UK Prosecution

Owners of Ayrshire meat processing plant fined £30,000 after worker loses three fingers in machinery

The owners of a Prestwick meat processing plant have been convicted of failing to have a safe isolation procedure in place for machinery, after a worker lost three fingers when a machine he was attempting to repair started up.

In June 2008, employee Steven Glass was working on an Endoline tape packaging machine which had been under repair. When it would not work, he attempted to fix it. As the machine could not be properly isolated to prevent accidental operation, it started, trapping three of his fingers, which were amputated. Later at hospital, one finger was successfully reattached. Mr Glass no longer works for the company.

Since the accident to Mr Glass, the company has been taken over, and there have been significant improvements in health and safety.

At Ayr Sheriff Court today (Thursday 2 July, 2009), Belcher Food products Ltd, Glenburn Road, Prestwick, was fined £30,000 after pleading guilty to breaching Sections 2(1); 2 (2) and 33 (1) (a) of the Health and Safety at Work etc Act 1974.

The Health and Safety Executive (HSE) today warned companies about the importance of ensuring machinery is capable of being isolated to prevent operation, and of ensuring employees are given adequate training instruction and supervision .

Health and Safety Executive (HSE) Investigating Inspector Helen Diamond is now warning companies about the importance of companies maintaining machinery and ensuring it is properly guarded.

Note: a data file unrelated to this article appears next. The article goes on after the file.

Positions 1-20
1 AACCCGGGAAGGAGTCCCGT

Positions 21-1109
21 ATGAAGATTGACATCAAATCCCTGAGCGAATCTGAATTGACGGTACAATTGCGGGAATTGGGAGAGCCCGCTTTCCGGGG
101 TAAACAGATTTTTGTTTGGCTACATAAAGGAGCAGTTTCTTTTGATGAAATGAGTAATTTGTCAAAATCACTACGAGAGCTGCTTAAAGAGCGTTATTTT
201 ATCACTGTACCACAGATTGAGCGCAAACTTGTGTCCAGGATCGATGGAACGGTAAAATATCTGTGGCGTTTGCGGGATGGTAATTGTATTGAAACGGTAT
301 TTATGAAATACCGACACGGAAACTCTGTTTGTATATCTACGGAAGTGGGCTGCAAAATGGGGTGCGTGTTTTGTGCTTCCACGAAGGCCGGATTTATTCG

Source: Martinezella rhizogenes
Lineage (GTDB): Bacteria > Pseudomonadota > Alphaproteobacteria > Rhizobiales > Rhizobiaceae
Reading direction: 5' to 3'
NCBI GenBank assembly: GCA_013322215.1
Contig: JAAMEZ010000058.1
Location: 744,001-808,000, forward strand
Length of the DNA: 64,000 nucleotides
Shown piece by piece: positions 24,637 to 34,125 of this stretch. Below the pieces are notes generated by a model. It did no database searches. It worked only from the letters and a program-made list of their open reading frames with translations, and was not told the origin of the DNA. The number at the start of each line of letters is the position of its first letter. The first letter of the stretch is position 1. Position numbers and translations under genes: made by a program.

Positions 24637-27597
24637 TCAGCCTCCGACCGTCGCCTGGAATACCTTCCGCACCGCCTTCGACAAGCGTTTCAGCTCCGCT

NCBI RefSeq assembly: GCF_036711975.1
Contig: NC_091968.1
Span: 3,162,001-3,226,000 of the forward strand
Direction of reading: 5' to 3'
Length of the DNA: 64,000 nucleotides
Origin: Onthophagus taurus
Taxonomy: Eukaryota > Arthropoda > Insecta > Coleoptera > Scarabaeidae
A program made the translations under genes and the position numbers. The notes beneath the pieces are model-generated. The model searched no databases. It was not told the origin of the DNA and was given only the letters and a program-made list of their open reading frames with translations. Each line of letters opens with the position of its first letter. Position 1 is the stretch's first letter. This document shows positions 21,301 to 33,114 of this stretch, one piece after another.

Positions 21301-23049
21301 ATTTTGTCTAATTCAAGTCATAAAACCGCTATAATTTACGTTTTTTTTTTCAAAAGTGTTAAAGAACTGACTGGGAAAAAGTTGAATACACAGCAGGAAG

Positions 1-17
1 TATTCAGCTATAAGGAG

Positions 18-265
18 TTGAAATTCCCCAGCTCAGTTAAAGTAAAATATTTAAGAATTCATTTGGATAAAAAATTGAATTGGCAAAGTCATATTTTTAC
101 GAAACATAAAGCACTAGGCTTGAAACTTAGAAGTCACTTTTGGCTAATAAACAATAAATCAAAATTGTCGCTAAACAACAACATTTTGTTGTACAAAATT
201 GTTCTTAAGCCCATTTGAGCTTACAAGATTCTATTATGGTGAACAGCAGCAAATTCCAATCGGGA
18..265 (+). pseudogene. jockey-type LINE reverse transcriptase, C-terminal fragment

This serious accident was entirely foreseeable and preventable. The company themselves had identified a large number of serious faults with their machinery well before this accident, yet little was done to rectify these faults. The company also failed to follow the advice of our inspectors.

It is vital for the safety of all employees that companies ensure machinery is properly maintained and that systems are in place to ensure it cannot accidentally be operated when under repair. Our investigations showed that it was normal practice for employees to repair their own machines.”

The court heard that a year before the accident, the company commissioned an electrical inspection of their premises which identified 866 faults with the electrics and wiring system, of which nearly 200 were rated as most urgent. By the time of the accident, little or no work had been done to rectify these faults.

Three months before the accident, HSE inspectors had visited the plant and told the company they must have a procedure in place to ensure machinery could be properly isolated while being repaired. This had not been carried out at the time of the accident.

Notes to editors

  1. Section 2(1) of the Health and Safety at Work etc Act 1974 states: “It shall be the duty of every employer to ensure, so far as is reasonably practicable, the health, safety and welfare at work of all his employees”
  2. Section 2 (2) of the Health and Safety at Work etc Act 1974 states: “It shall be the duty of every employer to provide such information, instruction, training and supervision as is necessary to ensure so far as is reasonably practicable, the health and safety at work of his employees.”